3 years

Suspicion

China Plumbs Indian Depths

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India’s northern neighbour has won a seabed exploration bid in the Indian Ocean. Is this part of a grand design to encircle us?

China has done it again. Alarmed the Indian security establishment. This time round, it has secured a deep sea mining approval from the International Seabed Authority (ISA) to explore an Indian Ocean ridge for undersea polymetallic sulphide deposits. This raises the spectre of Chinese vessels, including military ones, roaming the seas just about a thousand kilometres south of the Indian peninsula.

With its ‘blue sea’ naval ambitions, India has long aspired to holding sway over the Indian Ocean. But China’s winning of an exploratory bid right under India’s nose clearly means two things: one, that New Delhi should have been better prepared for such an outcome; and two, it makes no sense talking endlessly about foiling its northern neighbour’s geo-political gameplan without the wherewithal to pre-empt its moves.

Polymetallic sulphide deposits are a recently discovered source of minerals, found around volcanic springs on the seabed and thought to contain gold, silver, lead, zinc and copper. While India slept, China awoke to their potential quite some time ago. As Wang Fei, deputy director general of the China Oceanic Administration, announced in Beijing last week, the prospecting application was submitted in May 2010 to the ISA, a UN body, and it has allowed China to explore a section of the Southwestern Indian ridge for 15 years. The ridge lies in the southern hemisphere, not far from Madagascar. “It covers an area of about 10,000 sq km,” Fei said, “China will enjoy priority in offshore mining for commercial purposes in the approved area when conditions mature.”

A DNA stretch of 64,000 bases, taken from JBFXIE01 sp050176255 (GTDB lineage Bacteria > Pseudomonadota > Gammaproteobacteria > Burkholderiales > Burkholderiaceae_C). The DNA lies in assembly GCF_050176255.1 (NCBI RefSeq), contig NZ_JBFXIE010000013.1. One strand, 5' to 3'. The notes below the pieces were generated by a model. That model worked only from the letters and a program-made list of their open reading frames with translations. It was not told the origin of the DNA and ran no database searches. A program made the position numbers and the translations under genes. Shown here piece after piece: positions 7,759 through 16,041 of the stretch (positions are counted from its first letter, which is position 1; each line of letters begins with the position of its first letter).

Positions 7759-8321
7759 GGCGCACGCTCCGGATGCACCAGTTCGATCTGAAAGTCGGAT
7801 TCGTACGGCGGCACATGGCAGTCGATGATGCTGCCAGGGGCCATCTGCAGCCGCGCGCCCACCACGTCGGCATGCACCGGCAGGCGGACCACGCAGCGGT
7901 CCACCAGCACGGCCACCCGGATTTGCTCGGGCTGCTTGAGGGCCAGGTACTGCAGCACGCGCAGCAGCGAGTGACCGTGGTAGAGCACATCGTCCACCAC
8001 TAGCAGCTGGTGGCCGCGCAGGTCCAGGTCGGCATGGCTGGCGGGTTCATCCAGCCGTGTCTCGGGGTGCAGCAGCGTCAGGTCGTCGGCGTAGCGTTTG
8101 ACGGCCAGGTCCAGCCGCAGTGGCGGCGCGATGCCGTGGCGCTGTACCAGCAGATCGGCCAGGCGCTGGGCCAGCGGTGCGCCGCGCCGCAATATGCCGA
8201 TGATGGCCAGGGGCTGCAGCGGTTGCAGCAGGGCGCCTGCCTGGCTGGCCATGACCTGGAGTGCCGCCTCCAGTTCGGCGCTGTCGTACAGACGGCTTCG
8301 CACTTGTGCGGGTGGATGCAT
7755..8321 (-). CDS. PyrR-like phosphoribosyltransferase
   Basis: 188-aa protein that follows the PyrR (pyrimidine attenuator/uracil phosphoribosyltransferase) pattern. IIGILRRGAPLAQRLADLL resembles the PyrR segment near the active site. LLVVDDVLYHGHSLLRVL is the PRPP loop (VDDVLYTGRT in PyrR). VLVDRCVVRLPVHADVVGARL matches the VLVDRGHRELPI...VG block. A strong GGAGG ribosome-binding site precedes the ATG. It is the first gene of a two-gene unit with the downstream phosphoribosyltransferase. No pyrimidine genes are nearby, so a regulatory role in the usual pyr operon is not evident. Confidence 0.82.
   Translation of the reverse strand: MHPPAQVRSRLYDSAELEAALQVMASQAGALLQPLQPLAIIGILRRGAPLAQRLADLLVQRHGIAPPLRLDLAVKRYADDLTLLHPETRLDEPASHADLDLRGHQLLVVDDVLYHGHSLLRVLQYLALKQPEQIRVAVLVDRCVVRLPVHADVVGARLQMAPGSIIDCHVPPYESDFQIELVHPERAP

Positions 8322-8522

The ISA, which regulates prospecting, exploration and exploitation of marine minerals in international seabed areas, estimates that each polymetallic sulphide deposit could hold as much as 110 million tonnes of metal ore. However, only about 5 per cent of the 60,000 km of oceanic ridges, where most such deposits are believed to lie, have been surveyed in any detail so far. That leaves the field open to other explorers with the requisite expertise.

“Refined metals from the deposits will help China meet its increasing demand for mineral resources for its rapid economic development,” in the words of Jin Jiancai, another Chinese official. The exercise will help China access new mineral resources, learn more about the deep-sea environment, and even enhance technologies for deep-sea mining and exploration, he added.

So, is that the sole aim—to search for minerals? Jabin T Jacob, a Delhi-based China analyst, does not want to ascribe any ulterior motives to this Chinese move. “Ultimately, it is a capability issue,” Jacob says, “The Chinese first received such a deep sea prospecting licence in 2002 (in the Pacific Ocean). Indian planners should have seen this coming. And, India has not even developed the capabilities required to pre-empt such a Chinese move.”